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Op-eds

The makings of a meaningful simcha...

  • BenitaLevin
A few months before we made aliya, I received a phone call from one of the fabulous organisers at our school in Johannesburg. Effervescent and full of joy as always, Cheryl’s smiley voice rang through the receiver: “Benita-la, I just want to confirm the date for Lirani’s barmitzvah.”
by BENITA LEVIN | Nov 23, 2017

I started to laugh - not because of the affectionate way Cheryl always changed every person’s name into something diminutive and cute - but because our son was only 10 years old at the time!

Before I could articulate the fact that I hadn’t quite got down to dates, venues and seating arrangements yet, Cheryl continued in her inimitable maternal way: “And I know you’re making aliya, my love, but trust me, it’s better to have a date booked in South Africa anyway. You simply never know what can happen in three years, it might be difficult for older relatives to travel… you might want to all be together in South Africa, you just never know, Benit-sie”.

Fast forward to this week in Israel, 10 months into our aliya, and Cheryl’s words are resonating through my mind. Where do new olim have their simchas? The options are many:

  • The shul your family has been going to for the last 10 months, since you made aliya, with an active, warm community, filled with friends who have welcomed you into their homes like family?
  • The Kotel in Jerusalem? No explanations needed.
  • Masada - including a breath-taking sunrise or sunset.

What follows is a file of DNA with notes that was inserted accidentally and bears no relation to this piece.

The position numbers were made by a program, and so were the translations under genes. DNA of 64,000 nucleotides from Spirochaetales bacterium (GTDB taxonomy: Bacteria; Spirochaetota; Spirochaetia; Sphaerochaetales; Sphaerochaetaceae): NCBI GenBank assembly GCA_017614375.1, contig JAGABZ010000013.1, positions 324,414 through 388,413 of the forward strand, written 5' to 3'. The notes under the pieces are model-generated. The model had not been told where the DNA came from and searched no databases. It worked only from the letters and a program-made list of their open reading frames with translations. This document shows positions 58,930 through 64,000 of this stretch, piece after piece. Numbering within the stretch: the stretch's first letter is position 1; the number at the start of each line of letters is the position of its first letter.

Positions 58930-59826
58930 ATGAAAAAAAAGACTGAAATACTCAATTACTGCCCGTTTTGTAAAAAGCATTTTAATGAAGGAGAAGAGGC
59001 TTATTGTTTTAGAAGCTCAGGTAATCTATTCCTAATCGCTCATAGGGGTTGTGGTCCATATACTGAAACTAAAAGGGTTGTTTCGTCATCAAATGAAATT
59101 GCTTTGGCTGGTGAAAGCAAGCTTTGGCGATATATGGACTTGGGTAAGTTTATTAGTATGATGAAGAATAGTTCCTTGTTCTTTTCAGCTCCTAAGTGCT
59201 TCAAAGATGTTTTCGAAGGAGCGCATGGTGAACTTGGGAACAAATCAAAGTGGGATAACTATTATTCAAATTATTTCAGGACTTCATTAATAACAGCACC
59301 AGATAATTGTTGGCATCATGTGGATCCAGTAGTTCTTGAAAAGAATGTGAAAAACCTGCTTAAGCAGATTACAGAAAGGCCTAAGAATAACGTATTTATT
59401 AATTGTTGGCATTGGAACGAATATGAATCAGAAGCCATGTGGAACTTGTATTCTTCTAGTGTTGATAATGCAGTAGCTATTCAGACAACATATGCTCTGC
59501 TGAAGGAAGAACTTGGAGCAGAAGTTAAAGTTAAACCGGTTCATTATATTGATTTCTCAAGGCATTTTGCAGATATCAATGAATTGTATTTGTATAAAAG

• Near the beach in Tel Aviv or Herzliya.
  • In Durban, where all grandparents still live, and the childhood home city to the barmitzvah boy’s parents?
  • Or Johannesburg, the same shul where the barmitzvah boy had his bris and where he often sang from the bimah - and sometime with the choir - since he was a pint-sized eight-year old?

So, an exciting range of meaningful choices lie ahead. Northern or southern hemisphere? When our family and close friends are spread out across the globe, where do we choose to celebrate?

The decision has been made that much easier, by our son’s wish that he could mark this momentous milestone in his life with as many relatives as possible. He feels that as his grandparents, parents, aunts, uncles, many cousins and close friends are around, he is ready to celebrate this special simcha, anywhere in the world.

Then there's the chesed programme, in which many barmitzvah boys and batmitzvah girls around the globe choose a charity or campaign to help, in conjunction with their simchas. Our son's fascination with the Hatzalah United medical rescue organisation, will definitely see part of his celebrations being marked at their headquarters in Jerusalem.

For his younger sister and her pending batmitzvah, it is slightly different. She wants her family and her closest friends from South Africa at her big day. With just a 16-month age difference between the two children, it would make perfect sense to celebrate the two simchas over the same period. Or is that just the thinking of a practical parent?

At this stage, the double celebration is not an enticing option for either our future barmitzvah boy or batmitzvah girl. Maybe we have enough time to change their minds?

Most important word for the next month:

Donuts - Sovganiyot. You need to know the word, with a few weeks to go until the festival of Chanukah. You need to leave the diet at home.

Smile of the week:

Our mensch of a teenage neighbour found a wallet near a pavement in Ra’anana. He didn’t recognise the name on the personal cards inside. But his mother tracked down a “mutual Facebook friend” of the owner. She was given a phone number… in South Africa! Several calls later, the owner and wallet have now been reunited. It’s a small, honest world.

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